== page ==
SEOUL–In response to the heightened threat from North Korea, the United States and South Korea will conduct large-scale joint military exercises for the second consecutive year this spring, rather than biennially. The decision comes in the face of a combative North Korea, which has been engaged in nuclear and missile development programs, several U.S. and South Korean military sources said on Feb. 25. The joint military drills have been held annually in the spring to coordinate their operations, including dispatch of U.S. troops for reinforcements. In even-numbered years, landing operations, a key component of the joint drill, have been conducted on a large-scale basis, while they have been run on a smaller basis in odd-numbered years.
North Korea conducted a missile test today, according to the South Korean government the rocket launched from the city of Banghyon, certainly there is only that the missile landed in the waters between Japan and South Korea. The reactions of Seoul and Tokyo have been very strong, both prime ministers have spoken of “unacceptable action” on the topic is also addressed by President Trump who assured full support to Japan, speaking before the press conference of Prime Minister Abe who is visiting the United States. According to analysts of the Institute for Far Eastern Studies in Seoul the test has been done by the North Koreans with the objective to gain further knowledge to develop intercontinental rockets capable of striking the United States.
SEOUL, Feb. 9 (Yonhap) — An incentive-oriented approach won’t help the world reach its goal of getting North Korea to give up its nuclear weapons, a high-profile defector who served Pyongyang said Thursday. “We should not think that giving incentives to North Korea will help resolve Pyongyang’s nuclear issue,” Thae Yong-ho, a former diplomat who arrived in South Korea last year, told a forum in Seoul. He was at the gathering as a panelist, a first for him since his defection. Thae said that no matter how appealing incentives are, North Korea will not accept them if Pyongyang judges they do not benefit the one-man rule of its leader Kim Jong-un.
SEOUL, Jan. 9 (Yonhap) — Upon arriving in his home country this week, former U.N. Secretary-General Ban Ki-moon, a potential presidential contender, will strive to reach out to citizens and listen to them, a source said on Monday, in an apparent move to build grassroots support ahead of a presidential election this year. The source close to him said that he plans to set up a down-to-earth preliminary campaign team with the initial theme of “going into the midst of citizens.”
Seoul, Dec 26 (IANS) South Korea’s Constitutional Court said on Monday that it will start the official review of the impeachment of President Park Geun-hye next week. The National Assembly voted on December 9 to oust Park from office over a corruption and influence-peddling scandal involving her and her longtime confidante Choi Soon-sil, Yonhap news agency reported. The top court said its preparation procedure will be completed this week after it receives the results of the prosecution’s investigation into the case.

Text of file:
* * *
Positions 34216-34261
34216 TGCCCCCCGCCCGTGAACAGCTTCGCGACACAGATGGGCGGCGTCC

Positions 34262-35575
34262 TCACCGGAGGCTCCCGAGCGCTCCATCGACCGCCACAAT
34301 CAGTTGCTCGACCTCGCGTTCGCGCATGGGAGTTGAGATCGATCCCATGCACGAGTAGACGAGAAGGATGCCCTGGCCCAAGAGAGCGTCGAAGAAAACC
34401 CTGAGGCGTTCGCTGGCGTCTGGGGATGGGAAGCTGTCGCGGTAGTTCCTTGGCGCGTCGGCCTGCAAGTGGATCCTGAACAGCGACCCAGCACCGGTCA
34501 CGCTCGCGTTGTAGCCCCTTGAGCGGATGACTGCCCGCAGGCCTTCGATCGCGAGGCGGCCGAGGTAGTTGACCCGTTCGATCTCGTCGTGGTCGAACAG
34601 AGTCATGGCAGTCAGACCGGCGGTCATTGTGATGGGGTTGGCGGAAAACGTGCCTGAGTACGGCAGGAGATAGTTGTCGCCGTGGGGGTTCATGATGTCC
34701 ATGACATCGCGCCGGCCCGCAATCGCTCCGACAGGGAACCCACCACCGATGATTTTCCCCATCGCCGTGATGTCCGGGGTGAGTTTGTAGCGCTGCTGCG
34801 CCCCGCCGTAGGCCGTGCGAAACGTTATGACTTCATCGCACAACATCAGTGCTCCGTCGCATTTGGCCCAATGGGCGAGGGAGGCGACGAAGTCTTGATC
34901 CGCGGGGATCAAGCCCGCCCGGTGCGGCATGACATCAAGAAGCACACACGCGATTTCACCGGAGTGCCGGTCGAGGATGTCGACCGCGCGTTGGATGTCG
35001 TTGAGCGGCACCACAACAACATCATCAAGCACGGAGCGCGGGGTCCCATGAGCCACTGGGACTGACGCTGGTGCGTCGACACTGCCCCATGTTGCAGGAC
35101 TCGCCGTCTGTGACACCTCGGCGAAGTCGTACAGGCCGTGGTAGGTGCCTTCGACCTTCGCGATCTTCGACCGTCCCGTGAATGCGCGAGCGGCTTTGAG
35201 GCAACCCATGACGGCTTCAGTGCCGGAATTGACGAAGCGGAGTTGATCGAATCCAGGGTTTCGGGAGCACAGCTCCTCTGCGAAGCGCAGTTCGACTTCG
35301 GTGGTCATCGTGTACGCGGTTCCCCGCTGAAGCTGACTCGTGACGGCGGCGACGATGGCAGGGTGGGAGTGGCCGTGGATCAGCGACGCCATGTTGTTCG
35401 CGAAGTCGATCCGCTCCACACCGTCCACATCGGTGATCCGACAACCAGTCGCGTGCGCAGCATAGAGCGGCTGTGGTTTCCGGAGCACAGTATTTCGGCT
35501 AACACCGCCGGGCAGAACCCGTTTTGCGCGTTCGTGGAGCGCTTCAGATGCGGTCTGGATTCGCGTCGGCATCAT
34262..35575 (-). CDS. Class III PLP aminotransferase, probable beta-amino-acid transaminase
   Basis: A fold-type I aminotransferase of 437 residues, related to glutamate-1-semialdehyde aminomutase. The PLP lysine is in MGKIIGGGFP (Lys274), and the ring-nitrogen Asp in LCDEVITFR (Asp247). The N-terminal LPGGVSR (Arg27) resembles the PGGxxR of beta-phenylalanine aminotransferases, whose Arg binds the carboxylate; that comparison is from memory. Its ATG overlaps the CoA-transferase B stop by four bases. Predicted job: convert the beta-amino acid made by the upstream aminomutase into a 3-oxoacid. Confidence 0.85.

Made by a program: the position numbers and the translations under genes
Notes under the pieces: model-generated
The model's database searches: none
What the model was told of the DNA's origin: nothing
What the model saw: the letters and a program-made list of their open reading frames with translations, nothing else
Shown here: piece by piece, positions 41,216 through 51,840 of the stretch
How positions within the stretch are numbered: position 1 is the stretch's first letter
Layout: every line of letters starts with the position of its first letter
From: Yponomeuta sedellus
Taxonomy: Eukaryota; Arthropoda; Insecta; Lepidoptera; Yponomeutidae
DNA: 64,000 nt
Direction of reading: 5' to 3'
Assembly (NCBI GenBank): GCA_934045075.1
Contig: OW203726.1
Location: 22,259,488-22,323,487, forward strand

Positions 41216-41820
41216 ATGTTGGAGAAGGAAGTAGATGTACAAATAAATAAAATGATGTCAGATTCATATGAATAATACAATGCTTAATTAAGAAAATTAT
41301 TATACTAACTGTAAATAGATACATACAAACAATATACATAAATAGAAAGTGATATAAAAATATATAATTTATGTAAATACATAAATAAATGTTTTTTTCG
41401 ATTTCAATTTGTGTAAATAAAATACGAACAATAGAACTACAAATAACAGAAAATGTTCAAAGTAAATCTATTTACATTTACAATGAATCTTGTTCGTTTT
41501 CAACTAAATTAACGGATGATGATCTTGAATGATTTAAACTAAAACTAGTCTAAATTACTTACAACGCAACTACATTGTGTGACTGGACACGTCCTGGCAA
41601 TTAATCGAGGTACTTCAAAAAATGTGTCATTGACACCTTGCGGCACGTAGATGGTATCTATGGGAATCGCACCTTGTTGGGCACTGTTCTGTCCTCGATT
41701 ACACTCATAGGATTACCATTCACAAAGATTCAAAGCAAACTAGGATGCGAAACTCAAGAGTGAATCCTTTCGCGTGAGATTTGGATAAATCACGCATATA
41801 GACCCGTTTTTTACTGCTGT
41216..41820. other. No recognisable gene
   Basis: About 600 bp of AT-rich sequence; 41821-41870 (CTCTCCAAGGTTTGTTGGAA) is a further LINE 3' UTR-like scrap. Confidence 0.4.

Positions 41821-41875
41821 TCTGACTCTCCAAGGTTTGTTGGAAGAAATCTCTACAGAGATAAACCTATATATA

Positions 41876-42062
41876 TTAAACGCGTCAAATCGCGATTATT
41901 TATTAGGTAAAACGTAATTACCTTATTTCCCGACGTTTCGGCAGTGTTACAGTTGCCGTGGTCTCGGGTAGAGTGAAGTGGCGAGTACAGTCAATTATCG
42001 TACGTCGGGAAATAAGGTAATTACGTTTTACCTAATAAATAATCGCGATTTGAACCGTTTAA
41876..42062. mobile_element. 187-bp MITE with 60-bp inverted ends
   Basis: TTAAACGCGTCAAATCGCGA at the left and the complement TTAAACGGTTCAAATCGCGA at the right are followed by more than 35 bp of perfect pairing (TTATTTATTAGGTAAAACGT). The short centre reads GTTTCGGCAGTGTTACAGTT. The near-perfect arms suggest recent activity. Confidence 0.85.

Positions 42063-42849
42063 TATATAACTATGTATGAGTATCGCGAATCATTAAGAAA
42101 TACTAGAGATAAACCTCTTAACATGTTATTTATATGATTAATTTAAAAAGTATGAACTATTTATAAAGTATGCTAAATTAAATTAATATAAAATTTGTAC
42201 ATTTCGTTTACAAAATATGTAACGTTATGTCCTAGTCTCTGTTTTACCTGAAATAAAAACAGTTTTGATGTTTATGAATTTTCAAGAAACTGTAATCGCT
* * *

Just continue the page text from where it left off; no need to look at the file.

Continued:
The 8th mass anti-President rally is under way in downtown Seoul on Saturday. Nearly 770,000 people joined the protest, demanding the Constitutional Court speed up its review of the endorsed impeachment motion against President Park Geun-hye and make a ruling removing Park from the Presidency permanently.The protest came one day after the President’s attorneys dismissed all impeachment charges. They urged the court to reject the impeachment motion that was endorsed on Dec. 9 with overwhelming support of opposition lawmakers and defiant members of Park’s ruling Saenuri Party.
Top nuclear envoys of South Korea, the United States and Japan vowed on Tuesday to closely cooperate in carrying out the latest sanctions imposed on North Korea following its September nuclear test. In their trilateral talks in Seoul, they also pledged to try to verify whether the punitive measures are faithfully implemented as part of efforts to curb Pyongyang’s nuclear and missile development. The meeting was attended by Kim Hong-kyun, special representative for Korean Peninsula peace and security affairs at the Foreign Ministry, and his U.S. and Japanese counterparts, Joseph Yun and Kenji Kanasugi, respectively.
The hundreds of thousands of South Koreans who have taken to the streets of Seoul in protest against President Park Geun-hye have done so peacefully in what one long-term resident described as an almost “carnival atmosphere.” Police on the streets have politely guided mothers with children in pushchairs and whole families have joined the candle-lit protests to demand the impeachment or otherwise removal of the president.
More than 100,000 people took to streets to hold an anti-president rally at the Gwanghwamun Plaza in downtown Seoul, Saturday evening. They are chanting anti-president slogans with placards that read “Park Geun-hye must step down.”